This research was conducted by a cooperation of experimental and theoretical physicists at Heidelberg University's Center for Quantum Dynamics. For their article published in the “Physical Review Letters”, the authors received the coveted “Editors’ Suggestion” distinction.

Original publication:
M.G. Ries, A.N. Wenz, G. Zürn, L. Bayha, I. Boettcher, D. Kedar, P.A. Murthy, M. Neidig, T. Lompe and S. Jochim: Observation of Pair Condensation in the Quasi-2D BEC-BCS Crossover. Physical Review Letters 114, 230401 (8 June 2015), doi: 10.1103/PhysRevLett.114.230401

Contact:
Dr. Martin Ries
Institute for Physics
Phone: +49 6221 54-19484
martin.ries@physi.uni-heidelberg.de

Communications and Marketing
Press Office, phone: +49 6221 54-2311
presse@rektorat.uni-heidelberg.de

Weitere Informationen:

h

Marietta Fuhrmann-Koch | idw - Informationsdienst Wissenschaft

More articles from Physics and Astronomy:

nachricht Smooth propagation of spin waves using gold
26.06.2017 | Toyohashi University of Technology

nachricht A 100-year-old physics problem has been solved at EPFL
23.06.2017 | Ecole Polytechnique Fédérale de Lausanne

All articles from Physics and Astronomy >>>

The most recent press releases about innovation >>>

Die letzten 5 Focus-News des innovations-reports im Überblick:

Im Focus: Can we see monkeys from space? Emerging technologies to map biodiversity

An international team of scientists has proposed a new multi-disciplinary approach in which an array of new technologies will allow us to map biodiversity and the risks that wildlife is facing at the scale of whole landscapes. The findings are published in Nature Ecology and Evolution. This international research is led by the Kunming Institute of Zoology from China, University of East Anglia, University of Leicester and the Leibniz Institute for Zoo and Wildlife Research.

Using a combination of satellite and ground data, the team proposes that it is now possible to map biodiversity with an accuracy that has not been previously...

Im Focus: Climate satellite: Tracking methane with robust laser technology

Heatwaves in the Arctic, longer periods of vegetation in Europe, severe floods in West Africa – starting in 2021, scientists want to explore the emissions of the greenhouse gas methane with the German-French satellite MERLIN. This is made possible by a new robust laser system of the Fraunhofer Institute for Laser Technology ILT in Aachen, which achieves unprecedented measurement accuracy.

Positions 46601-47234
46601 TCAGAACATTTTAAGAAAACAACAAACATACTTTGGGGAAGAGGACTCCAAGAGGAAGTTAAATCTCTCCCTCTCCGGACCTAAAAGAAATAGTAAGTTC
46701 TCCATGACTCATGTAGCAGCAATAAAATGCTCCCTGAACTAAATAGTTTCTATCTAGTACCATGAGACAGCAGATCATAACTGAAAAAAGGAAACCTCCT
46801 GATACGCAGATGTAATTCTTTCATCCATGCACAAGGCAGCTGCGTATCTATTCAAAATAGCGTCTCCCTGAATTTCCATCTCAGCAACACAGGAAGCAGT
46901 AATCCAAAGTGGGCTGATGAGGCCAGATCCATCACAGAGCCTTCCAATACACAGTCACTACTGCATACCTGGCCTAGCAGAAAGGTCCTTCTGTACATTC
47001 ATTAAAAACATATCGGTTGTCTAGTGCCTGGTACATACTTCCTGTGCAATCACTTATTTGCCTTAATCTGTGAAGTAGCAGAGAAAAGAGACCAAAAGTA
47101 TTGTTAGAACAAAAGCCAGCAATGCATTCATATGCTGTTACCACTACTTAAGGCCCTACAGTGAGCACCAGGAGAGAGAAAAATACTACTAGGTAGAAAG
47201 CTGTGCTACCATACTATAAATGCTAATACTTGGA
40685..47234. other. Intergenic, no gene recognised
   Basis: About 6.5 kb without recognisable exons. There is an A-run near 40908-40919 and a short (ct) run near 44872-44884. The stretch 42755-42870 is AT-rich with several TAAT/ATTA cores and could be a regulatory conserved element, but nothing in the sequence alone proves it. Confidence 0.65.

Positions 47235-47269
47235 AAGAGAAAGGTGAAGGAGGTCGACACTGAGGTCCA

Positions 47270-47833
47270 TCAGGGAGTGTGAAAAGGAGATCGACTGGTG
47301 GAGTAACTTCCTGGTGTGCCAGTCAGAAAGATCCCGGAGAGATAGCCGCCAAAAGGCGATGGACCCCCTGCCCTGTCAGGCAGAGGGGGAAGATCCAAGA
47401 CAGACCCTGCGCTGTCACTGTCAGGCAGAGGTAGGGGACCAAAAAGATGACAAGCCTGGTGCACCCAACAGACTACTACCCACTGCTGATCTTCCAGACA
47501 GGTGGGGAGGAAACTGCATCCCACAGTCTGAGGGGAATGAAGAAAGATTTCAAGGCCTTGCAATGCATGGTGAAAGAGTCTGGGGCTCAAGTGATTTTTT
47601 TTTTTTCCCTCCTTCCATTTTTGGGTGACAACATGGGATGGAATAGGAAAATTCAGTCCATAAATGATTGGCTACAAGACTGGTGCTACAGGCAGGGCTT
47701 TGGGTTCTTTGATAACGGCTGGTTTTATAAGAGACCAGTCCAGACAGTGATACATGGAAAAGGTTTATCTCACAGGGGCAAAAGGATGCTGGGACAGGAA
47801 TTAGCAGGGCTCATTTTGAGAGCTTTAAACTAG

Methane is primarily the result of the decomposition of organic matter. The gas has a 25 times greater warming potential than carbon dioxide, but is not as...

Im Focus: How protons move through a fuel cell

Hydrogen is regarded as the energy source of the future: It is produced with solar power and can be used to generate heat and electricity in fuel cells. Empa researchers have now succeeded in decoding the movement of hydrogen ions in crystals – a key step towards more efficient energy conversion in the hydrogen industry of tomorrow.

As charge carriers, electrons and ions play the leading role in electrochemical energy storage devices and converters such as batteries and fuel cells. Proton...

Im Focus: A unique data centre for cosmological simulations

Scientists from the Excellence Cluster Universe at the Ludwig-Maximilians-Universität Munich have establised "Cosmowebportal", a unique data centre for cosmological simulations located at the Leibniz Supercomputing Centre (LRZ) of the Bavarian Academy of Sciences. The complete results of a series of large hydrodynamical cosmological simulations are available, with data volumes typically exceeding several hundred terabytes. Scientists worldwide can interactively explore these complex simulations via a web interface and directly access the results.

With current telescopes, scientists can observe our Universe’s galaxies and galaxy clusters and their distribution along an invisible cosmic web. From the...

Im Focus: Scientists develop molecular thermometer for contactless measurement using infrared light

Temperature measurements possible even on the smallest scale / Molecular ruby for use in material sciences, biology, and medicine

Chemists at Johannes Gutenberg University Mainz (JGU) in cooperation with researchers of the German Federal Institute for Materials Research and Testing (BAM)...

All Focus news of the innovation-report >>>

Anzeige

Anzeige

Event News

Plants are networkers

19.06.2017 | Event News

Digital Survival Training for Executives

13.06.2017 | Event News

Global Learning Council Summit 2017

13.06.2017 | Event News

 
Latest News

Study shines light on brain cells that coordinate movement

26.06.2017 | Life Sciences

Smooth propagation of spin waves using gold

26.06.2017 | Physics and Astronomy

Switchable DNA mini-machines store information

26.06.2017 | Information Technology

VideoLinks
B2B-VideoLinks
More VideoLinks >>>